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Monday, May 05, 2008
ON HORSE RACING AND CRUELTY:
One with no acquaintance to the sport of horse racing probably wonders, after high profile fatalities like the loss of Eight Belles in Saturday’s Kentucky Derby and the eventual death of Barbaro as a result of a breakdown in the 2006 Preakness, why such a cruel sport is legal. A cynic, of course, would point to its lucrative betting pools and resulting tax revenues, though in truth the sport is down and doesn’t generate the interest that it once did. (While much in the film “Seabiscuit” was dramatized and fictionalized, the depiction of the large crowds that attended big horse races in those days is entirely accurate.) And, of course, there’s the fact that when something is culturally accepted and a societal tradition, it is much harder to legislate against it. Surely many Spaniards know the cruelties involved in bullfighting and are sickened by it, but don’t expect Spain to make it illegal any time in the foreseeable future.
Nonetheless, why do so many Americans love a sport that clearly puts beautiful animals at risk? Of course, betting is part of it. While horse racing is no longer the only option for legal gambling, it is still a game of skill that offers better odds than the lottery and at least the theoretical possibility that the game can be beaten. Horse racing also offers an intellectual puzzle; a combination between statistical analysis of the horses’ and trainers’ past performances and intuitions about the trainers’ intentions and how the race might be run.
But there’s more to it than degenerate gamblers. Many fans of the sport truly love horses. I am probably not the best person to comment about this– to me, most horses look pretty similar– but the sight of horses running in a pack at top speed has a visceral appeal to many people. And even I can tell you of some champion horses who looked like champions– a horse like 1989 Belmont Stakes winner Easy Goer was huge, with bright red hair, and ran with an efficient stride that appeared to gobble up ground. He was a thrill to watch.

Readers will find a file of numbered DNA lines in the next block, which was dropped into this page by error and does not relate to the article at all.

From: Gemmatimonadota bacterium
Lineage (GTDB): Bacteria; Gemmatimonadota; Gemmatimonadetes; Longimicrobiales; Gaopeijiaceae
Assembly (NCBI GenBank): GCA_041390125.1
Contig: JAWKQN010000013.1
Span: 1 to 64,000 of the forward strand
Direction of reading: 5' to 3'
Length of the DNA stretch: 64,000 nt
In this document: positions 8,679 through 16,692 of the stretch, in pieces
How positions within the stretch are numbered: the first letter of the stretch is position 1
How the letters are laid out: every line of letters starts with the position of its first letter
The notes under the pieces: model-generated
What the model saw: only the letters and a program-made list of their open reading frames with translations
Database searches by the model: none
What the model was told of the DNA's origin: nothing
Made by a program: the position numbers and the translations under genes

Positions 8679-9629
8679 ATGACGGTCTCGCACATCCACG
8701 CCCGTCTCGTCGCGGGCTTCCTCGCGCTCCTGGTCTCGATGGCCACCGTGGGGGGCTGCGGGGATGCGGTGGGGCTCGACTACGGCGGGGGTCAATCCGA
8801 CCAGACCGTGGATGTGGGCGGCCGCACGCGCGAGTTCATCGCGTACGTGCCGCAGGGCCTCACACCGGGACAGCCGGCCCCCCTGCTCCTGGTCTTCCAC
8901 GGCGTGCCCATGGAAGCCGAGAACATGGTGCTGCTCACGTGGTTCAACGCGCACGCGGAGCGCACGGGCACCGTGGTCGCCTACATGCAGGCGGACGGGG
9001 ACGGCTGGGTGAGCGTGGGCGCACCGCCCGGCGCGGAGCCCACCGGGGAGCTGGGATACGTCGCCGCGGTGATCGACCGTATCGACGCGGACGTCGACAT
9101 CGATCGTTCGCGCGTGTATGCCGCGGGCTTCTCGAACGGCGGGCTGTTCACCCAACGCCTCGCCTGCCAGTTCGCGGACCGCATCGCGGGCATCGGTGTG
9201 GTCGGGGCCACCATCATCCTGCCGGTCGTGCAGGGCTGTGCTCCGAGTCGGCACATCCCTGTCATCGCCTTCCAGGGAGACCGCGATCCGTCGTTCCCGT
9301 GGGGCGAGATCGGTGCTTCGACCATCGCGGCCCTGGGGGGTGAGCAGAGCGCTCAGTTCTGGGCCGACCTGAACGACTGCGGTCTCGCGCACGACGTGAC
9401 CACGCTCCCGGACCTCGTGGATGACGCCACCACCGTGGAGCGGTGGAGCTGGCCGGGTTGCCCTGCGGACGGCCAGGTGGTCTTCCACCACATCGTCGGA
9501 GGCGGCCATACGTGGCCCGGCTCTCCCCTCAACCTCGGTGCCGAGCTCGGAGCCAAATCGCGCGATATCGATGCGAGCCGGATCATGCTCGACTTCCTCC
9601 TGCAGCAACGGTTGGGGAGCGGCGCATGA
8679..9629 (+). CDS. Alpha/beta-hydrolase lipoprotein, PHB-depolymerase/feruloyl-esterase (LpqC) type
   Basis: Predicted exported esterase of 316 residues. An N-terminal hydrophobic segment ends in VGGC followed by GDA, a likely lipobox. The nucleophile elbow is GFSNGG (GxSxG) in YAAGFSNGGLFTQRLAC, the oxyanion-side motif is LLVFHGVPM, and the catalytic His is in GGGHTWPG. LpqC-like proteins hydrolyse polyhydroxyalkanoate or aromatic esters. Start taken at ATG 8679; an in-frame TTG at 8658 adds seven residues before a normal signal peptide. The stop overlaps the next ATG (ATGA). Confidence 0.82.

So horse racing fans are in a bind. It is a wonderful sport, both for the gambling action and for the pageantry of the sport. But it is a terrible sport, because even top horses risk their lives. Now, to be sure, statistically, fatal breakdowns are not common, and the fact that we have seen two in the past three Triple Crown cycles is a horrible coincidence.
Nonetheless, the sport is not where it should be on safety. An analogy can be drawn to meat eating. The truly ethical position is to be a vegetarian. However, we are programmed to eat meat, meat is often economical, and for some it is the only convenient food available. Nonetheless, deciding that it is not unethical to eat meat doesn’t mean that our factory farming system, with its reliance on inhumane conditions, massive doses of growth hormones, and environmental pollution should be tolerated or is morally justified.
Horse racing is filled with practices that make the breakdown rate worse. Horses are bred with little regard to soundness, because the breeders just sell the horses as yearlings and the injuries are not their problem. Buyers just want to make their money back as quickly as possible, so horses are rushed to the track. Injuries are masked with pain-killing and performance enhancing drugs, which shouldn’t be legal but are. Trainers, wanting to protect their employers’ investments and maximize their breeding value, no longer race horses into condition and instead come into big races off workouts alone.
And the true tragedy is that although everyone in the sport realizes these things, the regulatory apparatus for horse racing is so diffuse, with different regulations in every state and racetracks and governmental agencies sharing the regulatory burden, that it is likely that nothing will ever get done about them.
The only major reform coming down the pike is synthetic racing surfaces. And it is true, these might reduce breakdowns (the results are inconclusive so far). But synthetic surfaces are being treated as a cure-all for all that ails the sport, when in fact all they are is mitigation for all the horrible ways in which the sport is abusing the animals.
I suppose I will like horse racing until the day I die. But the sport does not make itself easy to love. And if these high profile breakdowns continue to happen, perhaps the public will reach a point when it is had enough. The interests who are preventing reform of the industry are hastening that day.
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